Oxford boys Gunning For Tamar make a welcome return with their latest EP ‘Camera Lucida’. After the success of last year’s ‘Time Trophies’ EP, released as a stylish orange watch, and the very popular free download ‘Dark Sky Tourism’, it’s clear the four-piece are beaming with confidence and creativity and they are not scared of a bit of hard work – they have a 40-date tour coming up throughout March and April, which we highly recommend you catch at least one date of! ‘Camera Lucida’ has already caught the attention of some of the most popular alternative DJs, including those from XFM and Huw Stephens, and will surely soon be making it onto your playlist too.
Lead track ‘Yogging’ may open with piano lines that have a surprising classic slant, but this lasts for all of 10 seconds. This soothing sound is joined by crunching guitar riffs and a bass that quietly creeps in before D’Arcy King’s thrashing drums make their mark in true punk-rock style. Joe Wallis’ slightly distorted vocals talk of being ‘back together’ and he also ever-so-slightly sighs: ‘What a waste of energy, what’s the point?’, which adds a real depth of feeling and self-depreciation to the track, at odds with the buoyant atmosphere created by the instrumentation. When Joe sings: ‘We don’t have to fill every little silence with noise’ amidst a swelling climax of noise and melodies, it really does hit you. Already a live favourite in GFT sets, ‘Lights, Daggers and Faces’ opens with a joyfully jaunty and disjointed into. With plenty of Minus the Bear-style stop-start moments throughout the track, Joe has never sounded more assured than than when he sings: ‘It wears me, it wears me down’ and it becomes apparent this concept that will be returned to throughout the EP, although often in gloriously abstract fashion. This is the kind of song you can return to again and again without ever getting bored.
‘Another Season’ is a much calmer affair than the previous tracks and carries the essence of the great UK emo-rock bands of the early to mid-00s, something that’s even referenced in the lyrics: ‘We had the same favourite song in 2001’. Highly autobiographical and extremely honest, the track falls somewhere between Reuben’s calmer moments and Hell is for Heroes’ impassioned sincerity. As a listener, it’s clear just how much these words and this music means to the band. Meanwhile, ‘Swallower’ has a thoughtful post-hardcore feeling that will delight those who still miss Million Dead and Meet Me in St Louis. A full-out rock assault, it opens with an instant burst of vocals and guitar and Joe appears be having fun with the lyrical interplay as he sings: ‘It glows inside of me like a chrysalis, ready to burst’.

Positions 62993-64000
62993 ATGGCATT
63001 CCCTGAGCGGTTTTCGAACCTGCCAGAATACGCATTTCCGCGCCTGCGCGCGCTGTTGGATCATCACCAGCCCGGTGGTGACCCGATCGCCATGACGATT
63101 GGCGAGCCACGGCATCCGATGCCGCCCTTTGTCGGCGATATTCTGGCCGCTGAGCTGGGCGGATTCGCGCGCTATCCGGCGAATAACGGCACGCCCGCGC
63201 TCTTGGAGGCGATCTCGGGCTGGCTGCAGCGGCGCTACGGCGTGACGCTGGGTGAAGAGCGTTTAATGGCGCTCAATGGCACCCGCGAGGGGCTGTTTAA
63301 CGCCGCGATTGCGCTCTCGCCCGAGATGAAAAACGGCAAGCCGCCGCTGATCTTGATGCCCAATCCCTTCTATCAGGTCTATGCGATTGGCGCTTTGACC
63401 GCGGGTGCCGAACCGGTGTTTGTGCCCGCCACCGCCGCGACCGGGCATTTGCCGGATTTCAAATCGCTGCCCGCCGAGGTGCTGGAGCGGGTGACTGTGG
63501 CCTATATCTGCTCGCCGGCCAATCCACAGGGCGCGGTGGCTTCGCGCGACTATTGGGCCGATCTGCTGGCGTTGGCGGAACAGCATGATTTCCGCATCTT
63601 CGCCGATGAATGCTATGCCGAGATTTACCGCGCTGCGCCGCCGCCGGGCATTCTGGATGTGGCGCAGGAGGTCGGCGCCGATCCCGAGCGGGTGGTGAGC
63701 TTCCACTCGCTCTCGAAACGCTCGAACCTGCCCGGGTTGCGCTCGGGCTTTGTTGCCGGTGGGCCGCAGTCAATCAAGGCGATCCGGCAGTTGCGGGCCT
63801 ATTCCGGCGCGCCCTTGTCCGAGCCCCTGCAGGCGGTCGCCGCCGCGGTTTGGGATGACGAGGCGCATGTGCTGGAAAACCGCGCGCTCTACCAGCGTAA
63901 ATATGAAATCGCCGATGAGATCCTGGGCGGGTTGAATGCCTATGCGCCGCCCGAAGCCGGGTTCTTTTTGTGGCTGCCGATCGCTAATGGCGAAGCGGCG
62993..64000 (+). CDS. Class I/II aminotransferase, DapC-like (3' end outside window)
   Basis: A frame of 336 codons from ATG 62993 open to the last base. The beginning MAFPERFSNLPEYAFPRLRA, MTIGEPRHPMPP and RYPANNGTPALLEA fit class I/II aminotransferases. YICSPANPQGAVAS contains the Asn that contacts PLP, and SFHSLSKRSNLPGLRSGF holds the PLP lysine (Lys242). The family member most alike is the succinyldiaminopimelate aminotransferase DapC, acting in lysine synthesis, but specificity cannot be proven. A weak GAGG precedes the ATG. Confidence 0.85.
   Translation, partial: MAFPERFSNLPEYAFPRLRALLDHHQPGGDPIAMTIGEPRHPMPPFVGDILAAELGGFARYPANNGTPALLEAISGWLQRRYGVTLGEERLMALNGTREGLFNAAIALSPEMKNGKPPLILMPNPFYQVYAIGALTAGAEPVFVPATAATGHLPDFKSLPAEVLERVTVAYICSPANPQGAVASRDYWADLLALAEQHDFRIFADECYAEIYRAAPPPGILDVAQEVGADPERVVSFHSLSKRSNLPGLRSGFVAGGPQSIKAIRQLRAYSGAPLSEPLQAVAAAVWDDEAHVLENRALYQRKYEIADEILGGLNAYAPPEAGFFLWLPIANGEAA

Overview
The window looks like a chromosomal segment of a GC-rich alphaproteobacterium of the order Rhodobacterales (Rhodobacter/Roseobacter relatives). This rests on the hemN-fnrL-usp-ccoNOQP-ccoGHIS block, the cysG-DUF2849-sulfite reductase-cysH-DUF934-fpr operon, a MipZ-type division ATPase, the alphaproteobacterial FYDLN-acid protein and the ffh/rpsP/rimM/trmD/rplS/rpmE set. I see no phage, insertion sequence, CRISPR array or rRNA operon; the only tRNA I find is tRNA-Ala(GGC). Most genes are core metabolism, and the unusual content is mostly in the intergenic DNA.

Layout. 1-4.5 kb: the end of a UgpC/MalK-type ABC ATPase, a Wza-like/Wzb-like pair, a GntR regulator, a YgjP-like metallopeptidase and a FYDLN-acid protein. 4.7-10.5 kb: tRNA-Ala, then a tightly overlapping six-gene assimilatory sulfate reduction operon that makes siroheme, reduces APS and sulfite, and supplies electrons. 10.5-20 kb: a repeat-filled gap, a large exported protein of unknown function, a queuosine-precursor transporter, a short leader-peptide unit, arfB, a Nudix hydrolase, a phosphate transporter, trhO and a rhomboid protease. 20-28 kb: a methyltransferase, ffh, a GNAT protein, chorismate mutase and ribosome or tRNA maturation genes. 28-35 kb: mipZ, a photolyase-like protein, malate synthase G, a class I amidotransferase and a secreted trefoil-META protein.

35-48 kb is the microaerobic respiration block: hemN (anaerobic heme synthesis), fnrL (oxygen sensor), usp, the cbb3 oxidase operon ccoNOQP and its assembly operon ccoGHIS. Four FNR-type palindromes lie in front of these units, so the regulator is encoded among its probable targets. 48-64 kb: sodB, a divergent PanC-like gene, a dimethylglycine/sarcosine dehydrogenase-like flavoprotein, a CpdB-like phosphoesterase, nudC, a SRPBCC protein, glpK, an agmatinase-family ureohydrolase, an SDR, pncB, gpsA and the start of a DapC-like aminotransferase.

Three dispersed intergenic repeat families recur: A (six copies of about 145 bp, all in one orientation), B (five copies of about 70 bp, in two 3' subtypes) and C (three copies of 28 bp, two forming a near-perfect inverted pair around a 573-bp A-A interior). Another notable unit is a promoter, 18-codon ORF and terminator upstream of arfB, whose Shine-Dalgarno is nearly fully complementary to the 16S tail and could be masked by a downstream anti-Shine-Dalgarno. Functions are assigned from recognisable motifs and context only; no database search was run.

The closing track ‘How to Set Fire to Your Hands’ opens in rather ominous fashion as echo effects reverb around the downbeat lines: ‘I can tell when the weather’s changing through 20 little cracks in the ceiling’. While the music veers into progressive post-rock territory, the despondent tone is complemented by the lines of ‘I can tell I’m getting older, through the aching in my shoulder’. Just as GFT threaten to go all out for the big finish with ear-splitting and clattering drums, they expertly slow things down so that the EP finishes with the clarity of the words: ‘I can tell I’m getting older’. There’s a real confidence and established sound throughout the five tracks here and although some of the subject matter may seem despondent, there is so much assurance in the band’s sound that the EP is an inspirational call to arms – and possibly their strongest work yet.
‘Camera Lucida’ is released via Alcopop Records on 1 April.